Chelsea Dingman


How it is to miss the particular loneliness of a past
landscape. One you left

because it might’ve killed you. How you want
that loneliness back

because it means that you do not have to endure
the landscape in front of you:

hills, strange with fog. A family that has taken on the shape
of sadness—all long O’s, all mouths open

to snow as if trying to drown in a season
where drowning is scientifically impossible

without walking out onto a frozen lake and begging
something to break. How the landscapes

keep shifting beneath you, but not enough
that you notice. Even your own body is dense

with fog, and loneliness is what you stretched
your body around in Florida

when you didn’t know anyone and time was fragmented
by weather systems. How fear

and anger are now the seasons you bend to. All
deformations map the trials before.

You believe in the body. Or nothing. You touch
nothing to feel where it hurts.

You are asked to help others at all costs, but you can’t
help remembering the lawn through the back

windows, the doe and her child that visited the yard
every afternoon, the streets brown with pollen, and loss

was whatever had drowned in the ponds while you slept.
Who can you help if you cannot

help yourself? Move forward. Move away. Move back
to the places where you began. Did you begin

with your mother, or did she begin with you? It’s hard
not to tell landscapes apart, you are so changed

by them. Rise anyway. Your bones will hold. Nothing
is guaranteed to last and there is still time to go

where loneliness is easier. Where the streets,
like mouths, are not pocked by snow.



Oculum Pro Oculo

A skiff of light—or is it snow—& my mind
hives into hidden rooms, a queendom
where I cannot be told. Where I cannot be more
than sad. Sore-edged. Burned for burning. A life
for a life—tell me how to live
with this
, I say to the missing. The dead
rendered in fog over the lake. Where I remain
to be seen. Looked over. Accused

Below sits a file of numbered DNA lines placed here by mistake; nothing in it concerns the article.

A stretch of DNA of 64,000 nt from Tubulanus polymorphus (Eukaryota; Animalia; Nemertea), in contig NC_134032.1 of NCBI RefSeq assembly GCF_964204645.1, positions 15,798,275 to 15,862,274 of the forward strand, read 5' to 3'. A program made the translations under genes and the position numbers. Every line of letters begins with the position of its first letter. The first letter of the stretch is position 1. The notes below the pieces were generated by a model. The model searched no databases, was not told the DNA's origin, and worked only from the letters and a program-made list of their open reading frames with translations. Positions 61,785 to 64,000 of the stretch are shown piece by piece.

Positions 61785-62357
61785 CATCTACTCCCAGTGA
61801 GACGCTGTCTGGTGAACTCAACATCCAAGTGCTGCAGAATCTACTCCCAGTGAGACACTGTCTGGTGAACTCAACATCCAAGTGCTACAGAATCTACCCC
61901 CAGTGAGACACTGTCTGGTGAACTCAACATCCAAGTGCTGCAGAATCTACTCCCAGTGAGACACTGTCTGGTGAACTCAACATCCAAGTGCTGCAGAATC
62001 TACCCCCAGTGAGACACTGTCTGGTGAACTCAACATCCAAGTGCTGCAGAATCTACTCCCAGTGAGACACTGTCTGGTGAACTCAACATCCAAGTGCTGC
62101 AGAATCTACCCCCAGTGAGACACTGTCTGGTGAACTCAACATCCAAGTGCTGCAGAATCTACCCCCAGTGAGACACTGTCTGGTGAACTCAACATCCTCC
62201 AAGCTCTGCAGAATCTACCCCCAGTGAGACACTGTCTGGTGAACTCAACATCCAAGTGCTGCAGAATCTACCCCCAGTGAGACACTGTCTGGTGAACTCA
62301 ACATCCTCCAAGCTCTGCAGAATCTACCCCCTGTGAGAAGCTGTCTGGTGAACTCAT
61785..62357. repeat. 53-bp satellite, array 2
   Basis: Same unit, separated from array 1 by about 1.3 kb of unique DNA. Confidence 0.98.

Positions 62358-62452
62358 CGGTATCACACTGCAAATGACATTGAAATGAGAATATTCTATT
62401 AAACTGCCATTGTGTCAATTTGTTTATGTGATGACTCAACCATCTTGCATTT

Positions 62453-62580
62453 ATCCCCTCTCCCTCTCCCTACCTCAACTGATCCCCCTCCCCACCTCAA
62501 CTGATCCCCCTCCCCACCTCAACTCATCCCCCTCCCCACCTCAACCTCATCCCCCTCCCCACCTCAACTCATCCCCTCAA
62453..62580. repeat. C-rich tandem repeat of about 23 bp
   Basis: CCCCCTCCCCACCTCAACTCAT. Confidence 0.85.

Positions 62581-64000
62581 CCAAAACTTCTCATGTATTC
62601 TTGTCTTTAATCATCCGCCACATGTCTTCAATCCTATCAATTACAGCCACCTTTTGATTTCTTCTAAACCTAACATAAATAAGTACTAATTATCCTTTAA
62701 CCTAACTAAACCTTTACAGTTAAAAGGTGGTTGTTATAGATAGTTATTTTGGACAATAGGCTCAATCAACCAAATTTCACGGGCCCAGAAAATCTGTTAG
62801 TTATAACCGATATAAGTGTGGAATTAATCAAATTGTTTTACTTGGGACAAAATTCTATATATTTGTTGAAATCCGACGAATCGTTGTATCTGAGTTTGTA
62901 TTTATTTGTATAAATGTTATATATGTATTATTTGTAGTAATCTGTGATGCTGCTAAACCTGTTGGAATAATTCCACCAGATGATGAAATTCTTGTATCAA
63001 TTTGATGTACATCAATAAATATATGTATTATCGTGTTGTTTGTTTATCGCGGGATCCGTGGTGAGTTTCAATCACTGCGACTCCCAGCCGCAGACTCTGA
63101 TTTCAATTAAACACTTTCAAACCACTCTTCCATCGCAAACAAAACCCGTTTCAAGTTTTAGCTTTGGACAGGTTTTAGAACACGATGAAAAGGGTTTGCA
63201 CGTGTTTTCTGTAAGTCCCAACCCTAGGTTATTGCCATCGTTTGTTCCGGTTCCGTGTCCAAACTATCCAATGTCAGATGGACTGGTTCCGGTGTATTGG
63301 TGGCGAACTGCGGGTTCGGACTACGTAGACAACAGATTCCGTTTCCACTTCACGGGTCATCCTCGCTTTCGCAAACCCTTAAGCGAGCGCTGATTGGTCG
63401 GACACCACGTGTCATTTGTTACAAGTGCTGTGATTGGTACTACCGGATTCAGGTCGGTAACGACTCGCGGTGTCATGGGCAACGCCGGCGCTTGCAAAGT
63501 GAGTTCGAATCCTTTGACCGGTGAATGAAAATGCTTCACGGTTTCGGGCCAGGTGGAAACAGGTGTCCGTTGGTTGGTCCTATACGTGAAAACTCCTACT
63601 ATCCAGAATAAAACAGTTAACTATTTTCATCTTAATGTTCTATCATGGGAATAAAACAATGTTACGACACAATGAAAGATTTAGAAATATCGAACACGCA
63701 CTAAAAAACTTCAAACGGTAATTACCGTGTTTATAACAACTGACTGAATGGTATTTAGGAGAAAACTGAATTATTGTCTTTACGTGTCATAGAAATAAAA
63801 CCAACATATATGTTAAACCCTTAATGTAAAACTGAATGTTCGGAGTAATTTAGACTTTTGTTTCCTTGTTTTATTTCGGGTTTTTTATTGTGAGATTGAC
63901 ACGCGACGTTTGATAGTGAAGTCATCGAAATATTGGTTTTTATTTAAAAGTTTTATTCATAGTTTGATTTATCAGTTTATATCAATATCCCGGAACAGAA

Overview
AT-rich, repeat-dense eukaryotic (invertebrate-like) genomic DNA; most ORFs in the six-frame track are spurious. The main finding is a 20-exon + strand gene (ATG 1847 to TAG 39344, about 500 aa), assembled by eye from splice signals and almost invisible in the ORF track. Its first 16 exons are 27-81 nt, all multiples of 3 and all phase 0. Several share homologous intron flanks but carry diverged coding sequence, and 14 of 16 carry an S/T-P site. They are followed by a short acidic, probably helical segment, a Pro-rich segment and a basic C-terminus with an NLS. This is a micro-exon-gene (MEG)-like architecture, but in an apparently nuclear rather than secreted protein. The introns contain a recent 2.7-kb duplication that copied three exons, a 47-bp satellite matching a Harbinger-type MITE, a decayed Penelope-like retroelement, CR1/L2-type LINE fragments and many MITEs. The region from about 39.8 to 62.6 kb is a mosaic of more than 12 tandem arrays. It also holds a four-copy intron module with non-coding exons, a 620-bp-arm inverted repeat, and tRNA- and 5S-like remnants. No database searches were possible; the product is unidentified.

of myself. Of breath & weather.
Of daring. The nail I swallowed with salt,
a test. Unloved, the dark that twines
in the harness of my hips. Where I am
insolent. Stolen. Molting. Night, a rosary
at my wrist. I pray. I become prayer. It means
I am secret. It means I am nothing. I have
taken no lives but my own. I have been condemned
in this home. Accused of bravery.
Of suicide. Of sloughing off the future. Am I
what I deserve? The eye, the sternum,
the foothold. The field I will be. A solstice.
Laid before the sky like a sacrifice. I am
pooling in my own sin. This reckless
winter. Wanting. Stifled by voices
that demand a consequence for the dumb
shadows the sun casts. For a woman to exist. Whereabouts
unknown. Deserving of a fate worse than. The field,
cold & starved. Shorn of decency. Stripped
to a plea, with the smooth expanse of river.
A starling, eastering inside my pulse.
Ready for revival. Ready to flee this
night where I am terror; where I am torn.



Chelsea Dingman’s first book, Thaw, was chosen by Allison Joseph to win the National Poetry Series (University of Georgia Press, 2017). Her second book, Through a Small Ghost, won The Georgia Poetry Prize (University of Georgia Press, 2020). Her work can be found in The Southern Review, The New England Review, and The Kenyon Review, among others.